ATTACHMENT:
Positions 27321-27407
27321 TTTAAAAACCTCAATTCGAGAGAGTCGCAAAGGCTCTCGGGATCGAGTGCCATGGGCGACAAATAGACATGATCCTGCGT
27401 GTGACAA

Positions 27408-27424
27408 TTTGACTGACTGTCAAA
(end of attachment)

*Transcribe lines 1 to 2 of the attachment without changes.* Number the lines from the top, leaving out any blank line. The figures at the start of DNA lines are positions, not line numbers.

Positions 27321-27407
27321 TTTAAAAACCTCAATTCGAGAGAGTCGCAAAGGCTCTCGGGATCGAGTGCCATGGGCGACAAATAGACATGATCCTGCGT